The heart includes four chambers. The right atrium is interconnected with the right ventricle by the tricuspid valve, and the left atrium is interconnected with the left ventricle by the mitral valve. Blood is delivered to the right atrium from the upper half of the body via the superior vena cava, and from the lower half of the body via the inferior vena cava. The tricuspid valve is opened by concurrent contraction of the right atrium myocardium and the right ventricular papillary muscles thereby allowing blood flow from the right atrium into the right ventricle. Then the tricuspid valve closes when the papillary muscles relax. When the myocardium of the right ventricle contracts, blood is forced from the right ventricle through the pulmonary valve into the pulmonary artery which delivers the blood into the lungs wherein it is oxygenated. The oxygenated blood is then delivered to the left atrium via pulmo- nary veins. The oxygenated blood flows from the left atrium into the left ventricle when the mitral valve is opened by concurrent contraction of the left atrium myocardium and the left ventricular papillary muscles thereby allowing blood flow from the left atrium into the left ventricle. Then the mitral valve is closed when the papillary muscles relax. The oxygenated blood is then forced out from the left ventricle through the aortic valve into the aorta which delivers the oxygenated blood to the peripheral vascular system. Each heart-beat period involves three major stages: the atrial systole, the ventricular systole and the cardiac diastole. The atrial systole is the period of contraction of the heart muscles encompassing the right and left atria. Both atria contract concurrently with the papillary muscle contraction thereby forcing open the tricuspid valve and the mitral valve. The electrical activity, i.e. the electrical systole, which stimulates the muscle tissue of the chambers of the heart to make them contract begins in the sinoatrial node located in the right atrium. The conduction electrical depolarization continues to travel as a wave downwards, leftwards, and posteriorly through both atria depolarising each atrial muscle cell in turn. This propagation of charge can be seen as the P-wave on the ECG waveform shown in figure 1 a. This is closely followed by mechanical contraction of the atria that is detected as an impact which corresponds to the h-peak of the waveform shown in figure 1 b and to a recoil which corresponds to the i-valley of the waveform shown in figure 1 b. When the right and left atria begin to contract, there is a high velocity flow of blood into the right and left ventricles, which is represented by the j-peak on the waveform shown in figure 1 b. The continuing atrial contraction, when the tricuspid valve begins to close, causes an additional lower velocity flow of blood into the right and left ventricles. The additional flow of blood is called the "atrial kick", which corresponds to the "a-a1"-wave complex in the waveform shown in figure 1 b. After the atria are emptied, the tricuspid and mitral valves close thereby giving rise to the downward g-wave on the waveform shown in figure 1 b. The ventricular systole is the contraction of the muscles of the left and right ventricles, and is caused by the electrical depolarization of the ventricular myocardia giving rise to the "Q-R-S" - wave complex in the ECG waveform shown in figure 1 a. The downward Q-wave is caused by the downward flow of depolarisation through the septum along a specialized group of cells called "the bundle of His". The R-peak is caused by depolarization of the ventricular muscle tissue, and the S-wave is produced by depolarization of the heart tissue between the atria and ventricles. As the depolarization travels down the septum and throughout the ventricular myocardia, the atria and sinoatrial node start to polarise. The closing of the tricuspid and mitral valves mark the beginning of ventricular systole and cause the first part of the "lub-dub" sound made by the heart as it beats. This sound is typically known as the "first heart tone". When the electrical depolarization of the ventricular myocardia peaks, the atrioventricular "AV" septum separating the right and left ventricles contracts causing an impact, which corresponds to the H-peak on the waveform shown in figure 1 b, and a recoil which corresponds to the l-valley on the waveform shown in figure 1 b. The ventricular contraction forces the blood from the right ventricle into the pulmonary artery through the pulmonary valve, and from the left ventricle into the aorta through the aortic valve under very high velocity thereby causing the J-peak on the waveform shown in figure 1 b. The deceleration of blood flow from the left ventricle into the aorta causes the downward K-wave on the waveform shown in figure 1 b. When the left ventricle empties, its pressure falls below the pressure in the aorta and the aortic valve closes. Similarly, when the pressure in the right ventricle falls below the pressure in the pulmonary artery, the pulmonary valve closes. The second part of the "lub-dub" sound, which is typically known as the "second heart tone", is caused by the closure of the pulmonary and aortic valves at the end of ventricular systole thereby causing the upward L-wave on the waveform shown in figure 1 b. Concurrently with the closing of the pulmonary and aortic valves, the atrioventricular "AV" septum relaxes and moves upward, and the ventricular myo- cardia is re-polarized giving rise to the T-wave on the ECG waveform shown in figure 1 a. The cardiac diastole, which includes the atrial diastole and the ventricular diastole, is the period when the heart relaxes after contraction and prepares for being refilled with circulating blood. Atrial diastole is when the right and left atria are relaxing, and the ventricular diastole is when the right and left ventricles are relaxing. During the period of the atrial diastole, the right atrium is re-filled by de- oxygenated blood while the left atrium is re-filled with oxygenated blood. Re-filling of the atria causes the downward M-wave on the waveform shown in figure 1 b ear- ly in the diastole which coincides with repolarization of the bundle of His cells, which is shown as the U-wave in the ECG waveform. When the right and left atria are filled to their maximum capacities, the reflux of blood against the tricuspid valve and mitral valve cause the upward N-wave on the waveform shown in figure 1 b. Publication WO2012149652 describes a method for assessment of cardiac contractility in a subject by recording precordial acceleration signals. Publication US2008194975 describes a method for monitoring an individual's physiological condition and detecting abnormalities therein. The method comprises concurrently receiving a first signal that is an ECG signal and a second signal indicative of cardiovascular motion. Analysis of waveforms indicative of cardiovascular motion is typically performed visually by qualified diagnosticians in order to distinguish abnormal cardiovascular function from normal cases. In many cases, however, it may be challenging to find out certain cardiac malfunctions and abnormalities, such as for example atrial fibrillation, by visual analysis. Thus, a need exists for methods and apparatuses for determining information indicative of cardiac malfunctions and abnormalities.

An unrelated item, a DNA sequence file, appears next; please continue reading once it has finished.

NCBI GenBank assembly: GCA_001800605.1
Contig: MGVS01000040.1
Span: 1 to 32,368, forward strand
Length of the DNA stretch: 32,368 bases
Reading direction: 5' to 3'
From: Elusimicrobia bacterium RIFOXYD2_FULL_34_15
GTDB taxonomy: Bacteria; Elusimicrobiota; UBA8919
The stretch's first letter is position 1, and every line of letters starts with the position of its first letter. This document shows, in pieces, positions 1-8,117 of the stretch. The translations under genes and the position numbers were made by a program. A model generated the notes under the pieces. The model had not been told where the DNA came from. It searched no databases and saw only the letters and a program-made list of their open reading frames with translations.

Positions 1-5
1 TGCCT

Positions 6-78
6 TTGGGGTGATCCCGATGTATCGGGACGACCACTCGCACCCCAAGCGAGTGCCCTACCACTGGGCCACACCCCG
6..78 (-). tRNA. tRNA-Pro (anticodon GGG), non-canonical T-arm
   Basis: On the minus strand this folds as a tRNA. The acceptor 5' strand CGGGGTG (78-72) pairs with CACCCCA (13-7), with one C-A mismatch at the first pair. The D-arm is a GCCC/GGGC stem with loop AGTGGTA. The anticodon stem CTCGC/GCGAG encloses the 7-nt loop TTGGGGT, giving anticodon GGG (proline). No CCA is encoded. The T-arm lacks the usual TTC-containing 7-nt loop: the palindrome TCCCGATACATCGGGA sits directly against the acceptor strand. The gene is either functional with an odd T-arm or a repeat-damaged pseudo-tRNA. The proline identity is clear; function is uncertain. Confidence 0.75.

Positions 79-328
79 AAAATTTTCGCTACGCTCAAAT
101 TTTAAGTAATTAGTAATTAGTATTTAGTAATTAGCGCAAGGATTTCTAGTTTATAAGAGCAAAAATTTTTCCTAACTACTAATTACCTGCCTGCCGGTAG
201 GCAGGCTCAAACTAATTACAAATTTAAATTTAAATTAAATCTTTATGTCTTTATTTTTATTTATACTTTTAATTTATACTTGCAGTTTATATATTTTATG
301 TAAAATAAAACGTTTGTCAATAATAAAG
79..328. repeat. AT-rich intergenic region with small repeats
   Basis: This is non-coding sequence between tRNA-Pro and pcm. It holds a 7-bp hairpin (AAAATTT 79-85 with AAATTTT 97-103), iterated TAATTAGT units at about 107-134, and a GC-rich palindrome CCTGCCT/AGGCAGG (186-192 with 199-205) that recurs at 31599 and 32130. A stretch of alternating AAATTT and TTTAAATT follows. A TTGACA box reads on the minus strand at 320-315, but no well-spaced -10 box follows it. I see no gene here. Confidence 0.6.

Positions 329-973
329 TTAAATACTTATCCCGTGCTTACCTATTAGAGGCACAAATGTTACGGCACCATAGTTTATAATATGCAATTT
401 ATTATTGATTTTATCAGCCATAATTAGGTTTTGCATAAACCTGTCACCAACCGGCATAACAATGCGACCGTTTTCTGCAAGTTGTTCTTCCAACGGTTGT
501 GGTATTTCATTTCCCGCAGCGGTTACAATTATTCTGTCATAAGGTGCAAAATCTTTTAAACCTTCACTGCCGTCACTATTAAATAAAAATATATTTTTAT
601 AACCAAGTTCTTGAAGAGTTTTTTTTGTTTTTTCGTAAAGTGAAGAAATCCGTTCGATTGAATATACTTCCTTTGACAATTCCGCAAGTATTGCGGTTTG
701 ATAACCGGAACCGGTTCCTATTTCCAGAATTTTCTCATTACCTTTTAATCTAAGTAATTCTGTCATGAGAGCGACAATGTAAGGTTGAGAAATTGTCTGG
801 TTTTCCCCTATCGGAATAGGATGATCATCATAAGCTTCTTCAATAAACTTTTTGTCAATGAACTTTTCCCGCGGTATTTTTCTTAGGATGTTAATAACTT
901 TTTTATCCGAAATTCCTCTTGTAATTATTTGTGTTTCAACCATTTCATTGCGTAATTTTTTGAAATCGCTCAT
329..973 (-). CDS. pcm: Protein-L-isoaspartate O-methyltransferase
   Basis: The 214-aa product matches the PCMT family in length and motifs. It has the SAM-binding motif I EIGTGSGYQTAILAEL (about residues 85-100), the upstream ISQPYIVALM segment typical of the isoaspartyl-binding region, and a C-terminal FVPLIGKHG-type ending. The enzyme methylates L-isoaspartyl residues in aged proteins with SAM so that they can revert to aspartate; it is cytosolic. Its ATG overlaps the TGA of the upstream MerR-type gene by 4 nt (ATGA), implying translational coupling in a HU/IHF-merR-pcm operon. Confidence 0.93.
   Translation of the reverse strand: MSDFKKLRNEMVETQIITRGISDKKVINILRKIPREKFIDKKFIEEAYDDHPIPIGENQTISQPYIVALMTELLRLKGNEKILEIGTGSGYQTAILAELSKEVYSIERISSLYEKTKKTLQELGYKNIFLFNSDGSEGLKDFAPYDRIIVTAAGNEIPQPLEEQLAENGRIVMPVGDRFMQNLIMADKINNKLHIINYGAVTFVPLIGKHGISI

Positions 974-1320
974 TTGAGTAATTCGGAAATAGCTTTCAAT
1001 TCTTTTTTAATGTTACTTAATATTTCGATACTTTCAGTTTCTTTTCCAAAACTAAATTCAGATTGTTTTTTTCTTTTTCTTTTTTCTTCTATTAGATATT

Summary